It is said that changing jobs, moving house and getting divorced are among the most stressful experiences in life. I don't have the complete set, but two out of three isn't bad going. Over the past month I have been settling into my new post at Aberdeen University and trying to put my domestic arrangements into some sort of order. Finding out about different systems from the ones I have been used to, meeting new colleagues and dealing with a wide range of practical matters has inevitably brought some pressure (as well as lots of interest).
But I have been fortunate to receive plenty of support and could not claim to be unduly stressed. Once the academic year is fully under way, it may be a different story.
While it is relatively early in the new school term, some teachers will already find their stress levels are increasing. The causes are likely to be varied: too much to do in too little time; difficult pupils; pressure from managers to meet targets and improve results; strained relations with colleagues; a poor teaching environment; inadequate resources.
Part of the difficulty is the relentless nature of the school day. There is little time to step back from the situations that are stressful and take stock of what is happening. The next class is waiting and demanding attention. Thus the effects of stress are cumulative because there are few moments of tranquillity or opportunities for release.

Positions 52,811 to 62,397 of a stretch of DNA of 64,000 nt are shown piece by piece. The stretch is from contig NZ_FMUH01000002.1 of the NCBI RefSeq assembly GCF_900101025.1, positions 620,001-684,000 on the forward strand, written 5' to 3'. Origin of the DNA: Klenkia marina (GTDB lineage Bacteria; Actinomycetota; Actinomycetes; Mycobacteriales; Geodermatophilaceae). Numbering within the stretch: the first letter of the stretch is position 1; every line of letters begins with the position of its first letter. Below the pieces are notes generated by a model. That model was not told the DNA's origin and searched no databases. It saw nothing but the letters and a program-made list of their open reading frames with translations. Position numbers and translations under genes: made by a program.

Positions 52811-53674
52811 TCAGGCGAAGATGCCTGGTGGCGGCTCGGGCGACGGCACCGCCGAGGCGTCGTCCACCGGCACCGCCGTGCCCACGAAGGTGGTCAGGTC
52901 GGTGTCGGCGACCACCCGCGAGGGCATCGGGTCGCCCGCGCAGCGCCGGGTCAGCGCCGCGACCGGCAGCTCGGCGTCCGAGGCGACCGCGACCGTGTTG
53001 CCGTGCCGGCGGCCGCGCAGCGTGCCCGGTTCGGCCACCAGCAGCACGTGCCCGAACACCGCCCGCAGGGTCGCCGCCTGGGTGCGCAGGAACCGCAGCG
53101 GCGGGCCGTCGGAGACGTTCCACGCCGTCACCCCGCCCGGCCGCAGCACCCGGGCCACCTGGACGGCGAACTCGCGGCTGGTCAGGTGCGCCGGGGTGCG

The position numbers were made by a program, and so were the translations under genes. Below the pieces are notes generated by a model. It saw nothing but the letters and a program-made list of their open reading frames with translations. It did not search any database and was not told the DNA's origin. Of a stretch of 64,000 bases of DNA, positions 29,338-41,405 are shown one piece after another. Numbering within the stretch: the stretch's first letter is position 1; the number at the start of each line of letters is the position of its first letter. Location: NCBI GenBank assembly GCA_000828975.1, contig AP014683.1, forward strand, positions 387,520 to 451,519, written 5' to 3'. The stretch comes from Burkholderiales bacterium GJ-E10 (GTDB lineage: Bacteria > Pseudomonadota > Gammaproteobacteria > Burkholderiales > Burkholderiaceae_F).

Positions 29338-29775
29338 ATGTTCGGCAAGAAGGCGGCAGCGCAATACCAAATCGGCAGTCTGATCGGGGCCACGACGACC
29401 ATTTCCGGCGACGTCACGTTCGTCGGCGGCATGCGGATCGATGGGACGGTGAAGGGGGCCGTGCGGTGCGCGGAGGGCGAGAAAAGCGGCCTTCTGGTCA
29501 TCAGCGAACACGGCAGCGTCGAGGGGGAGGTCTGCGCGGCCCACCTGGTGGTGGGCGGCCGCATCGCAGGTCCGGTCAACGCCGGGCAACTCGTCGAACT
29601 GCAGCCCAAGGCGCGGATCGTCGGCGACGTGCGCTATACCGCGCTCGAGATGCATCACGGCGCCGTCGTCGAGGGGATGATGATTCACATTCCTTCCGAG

Good employers recognise this and make provision for staff to talk about their concerns and receive support in addressing them. Some have helplines and provide access to counselling services. Reports by teachers'
organisations and the research study reported in The TES Scotland two weeks ago, however, indicate that such support is certainly not universal.
Psychological evidence suggests that stress is a complex phenomenon which resists easy description. What is stressful for one person may be quite unproblematic for another. Moreover, some stress can be beneficial as it may stimulate action and lead to new ways of looking at situations, thereby preventing the deadening effects of oppressive routine.
The notion of a completely stress-free environment may be attractive in theory but would be much less so in practice. This leads to the conclusion that most people have an optimum level of stress, though it will vary considerably from person to person. My own experience suggests that if I have too little to do I become bored, but if I have too much to do and insufficient time to do it to a standard that I am happy with, my job satisfaction decreases.
In many jobs, including teaching, stress tends to increase with age - thus the phenomenon of burn-out, often accompanied by a desire for early retirement. That may be appropriate for some people but, for others, it could be a mistake. What may be required is a complete change rather than freedom from all commitments.
The psychologist Robert Fisher, referring to children's thinking, contrasts what he calls the "safeguarding" self with the "experimental" self. Whereas the former is cautious, rigid, sticks to what it knows and relies on others, the latter is curious, confident, independent and speculative.
This contrast has equal relevance to adults. Older people who go on learning, develop new interests and remain open to different experiences are much more likely to lead fulfilling lives than those who habitually retreat to the safe and familiar. Striking out in a different direction may bring some stress but, if the alternative is a slow decline and increasing disenchantment, the risk may be worth taking.
Walter Humes is professor of education and director of research in the school of education at Aberdeen University.